Potential participants without a diagnosis of diabetes and with an MMSE score of 24 or greater will be asked to give full informed consent and to provide a blood sample and, if eligible, have their results and contact information passed to the OPEN study team. Participants providing informed consent will be asked to provide a 4.5 ml blood sample to assess serum vitamin B12 and haemoglobin concentrations.
Research nurses in the participating general practices will provide the results of the blood tests to all potential participants. Eligible individuals are defined as those with a low but not deficient vitamin B12 status who are not anaemic (serum vitamin B12 levels ≥ 107 pmol/l and <210 pmol/l - Beckman Coulter assay [15
] and haemoglobin levels ≥ 11 g/l for women and ≥ 12 g/l for men). Individuals found to have above average serum vitamin B12 status (≥ 210 pmol/l - Beckman Coulter assay) will be excluded from the study. Individuals found to have very low vitamin B12 levels (< 107 pmol/l - Beckman Coulter assay) or/and found to be anaemic (haemoglobin concentration <11 g/l for women and <12 g/l for men) will be referred to their General Practitioner for normal practice treatment and excluded from the study.
The contact details of eligible individuals will be passed to the OPEN study manager, who will make telephone contact with participants to restate the nature and relevance of the study and what will be involved if they agree to take part and to invite them to attend a baseline appointment at King's College Hospital. In addition, participants will be asked to complete a questionnaire on diet and psychological health at home and bring it with them to their baseline appointment. Transportation will be provided locally for the participant from their home to the hospital.
At the baseline visit, potential participants will be given the opportunity to discuss the study and ask any questions before being invited to give full informed consent to participate in the study. Individuals giving informed consent will be enrolled in the trial and shown how to contact the OPEN study manager and obtain more information from the study web-site [16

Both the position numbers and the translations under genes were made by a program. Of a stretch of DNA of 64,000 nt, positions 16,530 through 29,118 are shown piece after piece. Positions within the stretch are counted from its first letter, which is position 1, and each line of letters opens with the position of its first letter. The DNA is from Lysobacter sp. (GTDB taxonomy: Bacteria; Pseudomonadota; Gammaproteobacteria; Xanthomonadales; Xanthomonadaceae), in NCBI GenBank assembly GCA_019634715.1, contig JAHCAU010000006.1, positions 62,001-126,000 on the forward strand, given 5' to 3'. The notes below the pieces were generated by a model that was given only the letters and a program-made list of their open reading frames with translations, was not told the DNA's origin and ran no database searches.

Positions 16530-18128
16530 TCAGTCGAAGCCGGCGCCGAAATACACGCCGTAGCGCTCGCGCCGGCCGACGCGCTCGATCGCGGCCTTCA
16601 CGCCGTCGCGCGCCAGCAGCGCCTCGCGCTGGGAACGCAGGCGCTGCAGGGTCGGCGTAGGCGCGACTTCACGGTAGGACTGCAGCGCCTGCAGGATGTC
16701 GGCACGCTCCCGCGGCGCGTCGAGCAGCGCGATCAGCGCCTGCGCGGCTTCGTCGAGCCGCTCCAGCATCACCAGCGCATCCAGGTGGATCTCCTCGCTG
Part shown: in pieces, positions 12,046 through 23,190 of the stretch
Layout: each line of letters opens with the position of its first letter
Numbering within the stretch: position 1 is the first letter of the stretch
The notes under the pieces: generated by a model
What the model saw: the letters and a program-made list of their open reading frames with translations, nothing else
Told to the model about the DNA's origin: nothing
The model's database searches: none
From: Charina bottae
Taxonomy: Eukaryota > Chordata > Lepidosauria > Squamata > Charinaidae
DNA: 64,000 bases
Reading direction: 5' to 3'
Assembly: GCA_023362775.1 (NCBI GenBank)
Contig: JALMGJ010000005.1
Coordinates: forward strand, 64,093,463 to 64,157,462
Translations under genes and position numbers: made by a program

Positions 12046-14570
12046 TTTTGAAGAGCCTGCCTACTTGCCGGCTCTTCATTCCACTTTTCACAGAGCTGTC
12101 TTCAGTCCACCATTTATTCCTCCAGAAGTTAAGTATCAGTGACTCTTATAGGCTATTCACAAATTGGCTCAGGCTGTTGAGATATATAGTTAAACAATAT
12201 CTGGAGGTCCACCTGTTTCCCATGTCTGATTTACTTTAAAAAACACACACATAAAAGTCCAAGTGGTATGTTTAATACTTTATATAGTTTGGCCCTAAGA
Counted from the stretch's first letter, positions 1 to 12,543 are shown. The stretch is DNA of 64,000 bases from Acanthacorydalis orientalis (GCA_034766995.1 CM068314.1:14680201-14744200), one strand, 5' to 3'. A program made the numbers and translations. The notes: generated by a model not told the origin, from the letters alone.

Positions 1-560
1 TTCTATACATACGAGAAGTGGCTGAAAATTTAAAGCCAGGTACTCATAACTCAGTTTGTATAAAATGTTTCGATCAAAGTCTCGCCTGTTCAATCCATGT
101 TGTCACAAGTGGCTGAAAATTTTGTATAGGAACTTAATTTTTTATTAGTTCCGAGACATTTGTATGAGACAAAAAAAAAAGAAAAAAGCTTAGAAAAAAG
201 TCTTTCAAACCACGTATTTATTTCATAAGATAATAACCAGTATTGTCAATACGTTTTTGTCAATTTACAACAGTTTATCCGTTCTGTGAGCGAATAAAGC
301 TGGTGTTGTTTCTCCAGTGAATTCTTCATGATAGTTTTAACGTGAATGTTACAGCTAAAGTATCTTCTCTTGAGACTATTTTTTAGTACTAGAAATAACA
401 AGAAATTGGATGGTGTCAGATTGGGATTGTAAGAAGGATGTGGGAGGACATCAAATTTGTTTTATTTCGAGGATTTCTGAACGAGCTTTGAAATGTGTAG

The OPEN study manger will telephone the central randomisation service to randomise the participant, giving identifying details and the participant's age. Randomisation will allow secure blind allocation of eligible participants to one or other arm of the study. Following random allocation a trial number will be given to each study participant. This will also be used to identify the supply of dietary supplements to be prescribed for each participant (see Dietary Intervention below). The study number will be entered on the participant's entry form. Pre-labelled identical-looking packs of dietary supplements will be stored at King's College Hospital. Minimisation criteria will be used to ensure a balance of key prognostic factors using the following two criteria: age group (75-79 and 80+ years) and gender. These two criteria have been selected as there are clear age and gender gradients in vitamin B12 status.
Participants will be asked to complete a questionnaire including a sequence of cognitive function tests, provide a blood sample, and undertake a series of neurophysiological function tests (see Baseline Data Collection below) which will in total take approximately 75 minutes to complete. Any couples recruited to the study will undertake their assessments separately.
The OPEN study has received ethics committee approvals from the National Research Ethics Service (08/H0305/18) and the London School of Hygiene & Tropical Medicine ethics committee (no. 5298). The OPEN study is registered on ISRCTN (54195799).